So, no hike down Bright Angel Trail into the Canyon for us. But there was still plenty to see and do along the Rim Trail and in the Village, with both El Tovar Hotel and Bright Angel Lodge. (I love a National Park Lodge.) We listened to a Ranger talk about the California Condor, and the federal population recovery program that has brought the Condor population from a total of 23 single birds in the mid-1980’s to over 400 currently in captivity and the wild. Unfortunately we didn’t get to see a California Condor, but the kids had an extra special Junior Ranger pledge given by Ranger Sarah right at the Rim (with railings!).

We took the shuttle bus seven miles west from the Village to Hermit’s Rest, with stops at several viewpoints along the way. This was a great way to see a lot more of the Canyon without hiking along the Rim. Hermit’s Rest is one of several historic Grand Canyon buildings designed by the architect Mary Colter between 1905 and 1935. Learning about her career in the Southwest, and seeing her revolutionary Rustic buildings in the landscape they were specifically designed for, was one of the highlights of the visit for me.

Another highlight was watching the sunrise. Chris and Charlie were neutral to the suggestion, but Rita enthusiastically agreed to be woken up early to join me, even though she’s a kid who loves to sleep well past 8am. We left the RV park around 6:30 just as the sky was getting light, found ourselves a seat on a rock wall with an open view, and cuddled together under a blanket. As the sun rose behind us, the contours and colors of the Canyon slowly and subtly became more apparent, until the sun broke over the horizon and the tops of the Canyon peaks were a glowing pink. It was wonderful, and a special moment to share with Rita. (I hope she remembers it; I’ll be sure to remind her every couple years until she is at least 30.)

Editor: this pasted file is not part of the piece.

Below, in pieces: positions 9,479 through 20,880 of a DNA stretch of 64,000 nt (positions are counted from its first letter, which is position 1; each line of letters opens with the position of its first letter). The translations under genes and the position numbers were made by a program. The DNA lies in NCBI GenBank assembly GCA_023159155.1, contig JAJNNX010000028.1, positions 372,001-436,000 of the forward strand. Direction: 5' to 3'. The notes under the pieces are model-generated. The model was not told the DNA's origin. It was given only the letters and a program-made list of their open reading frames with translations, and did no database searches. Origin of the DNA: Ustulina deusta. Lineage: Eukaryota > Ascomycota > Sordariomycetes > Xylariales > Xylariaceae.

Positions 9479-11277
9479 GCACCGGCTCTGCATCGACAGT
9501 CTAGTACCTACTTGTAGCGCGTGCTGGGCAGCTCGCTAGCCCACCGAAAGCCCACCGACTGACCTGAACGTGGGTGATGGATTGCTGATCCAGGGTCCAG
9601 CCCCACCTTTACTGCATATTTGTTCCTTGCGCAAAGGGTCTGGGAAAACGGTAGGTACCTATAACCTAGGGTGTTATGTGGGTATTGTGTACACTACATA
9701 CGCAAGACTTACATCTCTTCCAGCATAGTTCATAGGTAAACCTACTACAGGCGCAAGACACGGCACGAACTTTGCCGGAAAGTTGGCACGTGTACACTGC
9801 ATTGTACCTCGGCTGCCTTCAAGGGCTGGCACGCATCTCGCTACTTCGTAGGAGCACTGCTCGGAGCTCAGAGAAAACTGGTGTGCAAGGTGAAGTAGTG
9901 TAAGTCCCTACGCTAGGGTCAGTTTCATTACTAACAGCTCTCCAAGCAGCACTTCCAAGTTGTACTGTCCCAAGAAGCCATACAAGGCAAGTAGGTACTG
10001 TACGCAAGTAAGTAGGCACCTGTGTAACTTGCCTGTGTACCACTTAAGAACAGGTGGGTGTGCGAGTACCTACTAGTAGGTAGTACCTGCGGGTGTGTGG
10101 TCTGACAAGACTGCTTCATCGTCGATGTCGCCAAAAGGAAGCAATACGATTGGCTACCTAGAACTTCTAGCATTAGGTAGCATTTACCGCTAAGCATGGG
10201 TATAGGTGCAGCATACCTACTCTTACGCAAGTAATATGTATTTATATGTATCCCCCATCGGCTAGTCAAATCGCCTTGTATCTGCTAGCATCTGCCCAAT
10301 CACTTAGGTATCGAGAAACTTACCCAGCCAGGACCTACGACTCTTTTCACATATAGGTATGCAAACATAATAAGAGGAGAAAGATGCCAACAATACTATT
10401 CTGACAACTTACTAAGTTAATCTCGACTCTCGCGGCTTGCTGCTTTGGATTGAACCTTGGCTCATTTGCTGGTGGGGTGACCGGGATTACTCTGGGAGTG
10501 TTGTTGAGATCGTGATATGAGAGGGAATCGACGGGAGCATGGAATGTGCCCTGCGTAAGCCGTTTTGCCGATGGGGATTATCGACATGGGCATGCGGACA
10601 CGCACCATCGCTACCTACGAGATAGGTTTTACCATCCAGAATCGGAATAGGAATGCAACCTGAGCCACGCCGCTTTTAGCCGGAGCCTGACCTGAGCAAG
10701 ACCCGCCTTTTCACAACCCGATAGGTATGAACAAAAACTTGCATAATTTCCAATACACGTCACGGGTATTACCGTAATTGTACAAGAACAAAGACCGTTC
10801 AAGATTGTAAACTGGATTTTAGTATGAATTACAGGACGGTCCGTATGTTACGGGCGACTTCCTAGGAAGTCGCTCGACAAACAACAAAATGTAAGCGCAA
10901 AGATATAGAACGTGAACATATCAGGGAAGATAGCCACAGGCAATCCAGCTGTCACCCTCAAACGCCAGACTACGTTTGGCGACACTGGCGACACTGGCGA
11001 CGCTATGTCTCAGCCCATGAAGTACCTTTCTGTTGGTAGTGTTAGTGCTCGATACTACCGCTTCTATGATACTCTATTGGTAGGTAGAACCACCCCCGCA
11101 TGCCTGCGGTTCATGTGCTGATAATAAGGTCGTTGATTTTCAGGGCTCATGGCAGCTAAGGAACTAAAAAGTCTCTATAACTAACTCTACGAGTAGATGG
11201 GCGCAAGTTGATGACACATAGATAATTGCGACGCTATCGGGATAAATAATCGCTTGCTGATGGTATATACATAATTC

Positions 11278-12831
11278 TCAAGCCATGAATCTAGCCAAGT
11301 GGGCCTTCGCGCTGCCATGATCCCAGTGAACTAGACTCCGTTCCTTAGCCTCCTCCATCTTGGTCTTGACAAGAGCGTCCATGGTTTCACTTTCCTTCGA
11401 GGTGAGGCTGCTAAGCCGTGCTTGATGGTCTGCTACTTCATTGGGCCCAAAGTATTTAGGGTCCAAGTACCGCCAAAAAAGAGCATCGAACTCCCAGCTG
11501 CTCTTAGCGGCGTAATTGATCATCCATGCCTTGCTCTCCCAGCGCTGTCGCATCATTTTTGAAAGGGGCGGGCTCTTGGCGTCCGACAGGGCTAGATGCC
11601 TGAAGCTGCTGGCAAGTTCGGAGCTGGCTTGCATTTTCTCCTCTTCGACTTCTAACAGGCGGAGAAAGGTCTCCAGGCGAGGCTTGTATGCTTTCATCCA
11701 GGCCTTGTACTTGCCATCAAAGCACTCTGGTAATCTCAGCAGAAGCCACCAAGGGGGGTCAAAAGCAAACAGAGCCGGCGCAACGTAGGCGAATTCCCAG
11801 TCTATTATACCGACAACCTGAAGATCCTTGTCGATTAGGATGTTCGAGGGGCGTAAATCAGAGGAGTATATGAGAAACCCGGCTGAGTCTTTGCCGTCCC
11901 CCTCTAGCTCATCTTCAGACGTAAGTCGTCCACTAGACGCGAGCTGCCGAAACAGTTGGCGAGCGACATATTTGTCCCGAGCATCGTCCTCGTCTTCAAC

We drove east out of the park, enjoying new vantage points and stopping at Mary Colter’s Desert View Watchtower. Now we are in Flagstaff for a few days, which is a cool town surrounded by an embarrassment of stunning landscapes and National Monuments. I documented on Instagram our visits to three National Monuments: Wupatki and Walnut Canyon, two ancient Native dwellings, very different from each other but each spectacular; and the nearby Sunset Crater Volcano.

In addition to enjoying the natural beauty and history of the area, I’ve done ten loads of laundry (A+ rating: lots of machines, low price per load, big table for folding, no closing time, close to our campsite), and we’ve had our second playground injury. Charlie’s face, again – he landed on it when he fell off the monkey bars – but thankfully this time no ER visit was necessary. After surviving the Grand Canyon, the steep and narrow walkways around Walnut Canyon, and a hike on a rocky trail just this morning, it was the campground playground that drew blood yet again.

It is starting to get real, actual cold at night now, so after a drive to Sedona tomorrow and one more night (and one more load of laundry) in Flagstaff we are heading south to Tucson.

In the box canyon with petroglyphs, outside Williams AZ
First visit to Grand Canyon South Rim, almost sunset
Mary Colter’s Lookout Studio in Grand Canyon Village
The balcony on Mary Colter’s Desert View Watchtower